A work of art that is particularly rare, or has been painted by a renowned artist, can come with a hefty price tag. However, you might be shocked to know that experts have estimated that around 20% of paintings owned by major museums and galleries may not be authentic at all! Here are 5 times in which supposedly valuable works of art turned out to be nothing more than clever fakes.
#1: The Terrus Museum, France
Last year, a guest curator who was busy working on a re-opening at the Terrus Museum in Elne, France, noticed that a work that had supposedly been painted by Etienne Terrus depicted buildings that had only been constructed after his passing in 1922.
The museum was quick to investigate the matter, and devastatingly discovered that the painting was indeed a fake. However, things got a lot worse when they discovered that a whopping 82 of the 140 works displayed in their halls were not by Terrus at all. The mystery of why so many of these works were forgeries has still not been solved.
#2: Knoedler & Company Gallery, New York
The Knoedler & Co. art gallery, which has been around for over 165 years now, closed its doors after numerous allegations surfaced that they had been selling fraudulent artworks. Investigators found out that the paintings supposedly created by classical artists like Mark Rothko were actually created by a single person in Queens, New York, who had cleverly forged over 60 works of art.
Art dealer Glafira Rosales pleaded guilty to selling the phoney works for a combined sum of $80m, and it was later revealed that Pei Shen Qian was the artist who forged the works in question. Perhaps they would have been better off occupying themselves with some bingo Australia games instead…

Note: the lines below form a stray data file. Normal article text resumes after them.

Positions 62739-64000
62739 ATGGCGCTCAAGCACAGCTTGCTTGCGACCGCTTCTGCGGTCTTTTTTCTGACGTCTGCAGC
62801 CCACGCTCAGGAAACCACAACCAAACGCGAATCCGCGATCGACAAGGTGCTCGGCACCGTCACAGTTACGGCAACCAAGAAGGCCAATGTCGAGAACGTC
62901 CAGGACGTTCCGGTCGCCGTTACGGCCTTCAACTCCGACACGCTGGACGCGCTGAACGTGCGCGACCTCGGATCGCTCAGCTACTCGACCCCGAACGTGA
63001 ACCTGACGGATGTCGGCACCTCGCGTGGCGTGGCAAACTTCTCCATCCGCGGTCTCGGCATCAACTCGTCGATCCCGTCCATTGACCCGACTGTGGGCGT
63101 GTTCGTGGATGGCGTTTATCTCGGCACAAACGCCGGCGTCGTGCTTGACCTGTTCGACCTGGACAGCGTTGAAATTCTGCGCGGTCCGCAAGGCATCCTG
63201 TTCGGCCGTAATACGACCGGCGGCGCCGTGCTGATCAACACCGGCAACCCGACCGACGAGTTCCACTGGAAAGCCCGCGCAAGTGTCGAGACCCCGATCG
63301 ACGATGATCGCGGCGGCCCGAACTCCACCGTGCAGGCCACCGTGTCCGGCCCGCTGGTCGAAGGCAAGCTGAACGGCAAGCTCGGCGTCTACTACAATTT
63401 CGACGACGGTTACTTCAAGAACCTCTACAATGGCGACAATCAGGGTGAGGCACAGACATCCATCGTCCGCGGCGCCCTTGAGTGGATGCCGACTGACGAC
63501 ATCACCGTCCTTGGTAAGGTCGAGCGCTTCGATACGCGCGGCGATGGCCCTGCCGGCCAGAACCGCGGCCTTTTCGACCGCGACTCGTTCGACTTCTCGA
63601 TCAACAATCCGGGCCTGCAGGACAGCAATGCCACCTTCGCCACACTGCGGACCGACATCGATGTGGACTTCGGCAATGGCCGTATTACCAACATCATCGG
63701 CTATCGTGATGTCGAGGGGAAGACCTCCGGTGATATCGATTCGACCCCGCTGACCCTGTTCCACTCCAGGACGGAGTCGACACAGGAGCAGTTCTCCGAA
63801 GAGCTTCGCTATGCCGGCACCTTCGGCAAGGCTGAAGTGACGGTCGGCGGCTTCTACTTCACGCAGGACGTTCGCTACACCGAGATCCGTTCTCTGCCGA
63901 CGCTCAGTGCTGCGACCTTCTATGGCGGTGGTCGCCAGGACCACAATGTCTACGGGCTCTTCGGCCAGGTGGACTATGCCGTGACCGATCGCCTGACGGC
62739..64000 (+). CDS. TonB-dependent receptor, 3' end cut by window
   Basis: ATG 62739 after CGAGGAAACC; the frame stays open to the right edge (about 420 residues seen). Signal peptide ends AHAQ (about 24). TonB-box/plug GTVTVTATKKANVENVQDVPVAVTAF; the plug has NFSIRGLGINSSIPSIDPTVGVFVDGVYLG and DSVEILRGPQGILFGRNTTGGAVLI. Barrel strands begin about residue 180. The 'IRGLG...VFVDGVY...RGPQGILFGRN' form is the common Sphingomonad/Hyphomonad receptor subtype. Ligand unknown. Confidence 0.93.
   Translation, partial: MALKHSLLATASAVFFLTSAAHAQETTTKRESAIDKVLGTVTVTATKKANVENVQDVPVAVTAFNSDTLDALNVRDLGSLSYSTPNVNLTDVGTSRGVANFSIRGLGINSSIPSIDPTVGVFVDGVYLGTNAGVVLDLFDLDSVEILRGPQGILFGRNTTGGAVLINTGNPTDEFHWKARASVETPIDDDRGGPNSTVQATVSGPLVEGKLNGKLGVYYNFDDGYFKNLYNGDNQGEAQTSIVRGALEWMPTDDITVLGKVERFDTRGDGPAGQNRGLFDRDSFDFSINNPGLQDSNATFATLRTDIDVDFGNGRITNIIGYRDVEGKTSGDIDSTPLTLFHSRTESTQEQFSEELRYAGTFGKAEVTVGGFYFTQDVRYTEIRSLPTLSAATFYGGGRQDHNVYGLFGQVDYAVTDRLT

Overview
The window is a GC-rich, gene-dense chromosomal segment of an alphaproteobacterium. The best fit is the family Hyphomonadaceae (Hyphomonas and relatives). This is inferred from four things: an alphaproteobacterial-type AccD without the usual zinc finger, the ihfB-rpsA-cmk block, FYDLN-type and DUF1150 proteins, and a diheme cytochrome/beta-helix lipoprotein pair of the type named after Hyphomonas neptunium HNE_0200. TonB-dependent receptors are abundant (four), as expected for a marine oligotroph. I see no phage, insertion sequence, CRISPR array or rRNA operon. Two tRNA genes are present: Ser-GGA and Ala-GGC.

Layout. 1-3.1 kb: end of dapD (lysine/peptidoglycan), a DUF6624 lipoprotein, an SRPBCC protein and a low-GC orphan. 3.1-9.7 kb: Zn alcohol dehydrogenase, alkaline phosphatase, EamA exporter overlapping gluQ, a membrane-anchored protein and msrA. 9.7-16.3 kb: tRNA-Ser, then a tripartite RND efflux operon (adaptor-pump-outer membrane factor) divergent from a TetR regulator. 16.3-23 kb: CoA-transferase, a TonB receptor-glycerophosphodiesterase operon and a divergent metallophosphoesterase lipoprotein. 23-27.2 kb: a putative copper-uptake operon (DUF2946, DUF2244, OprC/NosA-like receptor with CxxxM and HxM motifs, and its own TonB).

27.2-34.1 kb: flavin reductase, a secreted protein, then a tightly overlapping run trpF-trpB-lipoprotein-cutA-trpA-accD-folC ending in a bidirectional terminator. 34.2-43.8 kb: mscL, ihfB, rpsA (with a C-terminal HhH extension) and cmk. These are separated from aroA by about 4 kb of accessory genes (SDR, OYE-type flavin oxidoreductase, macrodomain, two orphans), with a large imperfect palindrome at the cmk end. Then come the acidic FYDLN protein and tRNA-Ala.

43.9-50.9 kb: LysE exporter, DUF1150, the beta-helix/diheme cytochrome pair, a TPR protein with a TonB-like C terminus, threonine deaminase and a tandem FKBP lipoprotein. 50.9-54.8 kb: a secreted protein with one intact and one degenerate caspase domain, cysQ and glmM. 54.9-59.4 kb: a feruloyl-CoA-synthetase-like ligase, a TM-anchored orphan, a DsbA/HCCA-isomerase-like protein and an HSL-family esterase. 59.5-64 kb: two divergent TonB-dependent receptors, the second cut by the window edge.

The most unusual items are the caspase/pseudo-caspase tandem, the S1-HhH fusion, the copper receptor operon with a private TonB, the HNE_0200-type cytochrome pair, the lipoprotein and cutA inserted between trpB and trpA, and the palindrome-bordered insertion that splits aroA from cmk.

#3: Han van Meegeren, the Netherlands
Han van Meegeren is a Dutch artist who managed to dupe the art world back in the 40s by selling his own paintings as newly discovered works of 17th century legend Jan Vermeer.
Van Meegeran reportedly aged his artworks in a pizza oven to fake an appearance of authenticity, and his handy-work did indeed fool many people, including Nazi leader Hermann Goering.
The artist made over $30m in today’s money off of his fraudulent paintings until he was caught and sentenced to a year in jail in 1947.
#4: Chateaux Allegre Gallery, California
Tatiana Khan, the owner of the Chateaux Allegre Gallery in West Hollywood, California, admitted to having commissioned a forgery of Pablo Picasso’s La Femme Au Chapeau Bleu, which she later sold for a hefty $2m.
The owner paid an art restorer $1,000 to create the work, which she then sold for millions. She received five years’ probation in 2010 for her scheme.
#5: Steve Martin, New York
Actor Steve Martin has also fallen prey to art forgery in the past. In 2004, Martin purchased a painting that he believed to be Landschaft mit Pferden by Heinrich Campendonk. He paid around 700,000 Euro for the work at the time, and later sold it for 500,000 Euro in a Christie’s action in 2006.
However, investigators soon discovered that it was created by iconic forger Wolfgang Beltracchi instead of Campendonk, as everyone initially thought.
Martin allegedly had no idea that the work was a fake until after Christie’s had sold it, which is not surprising, considering that Beltracchi sold over created and sold over 300 convincing but fake paintings over the years!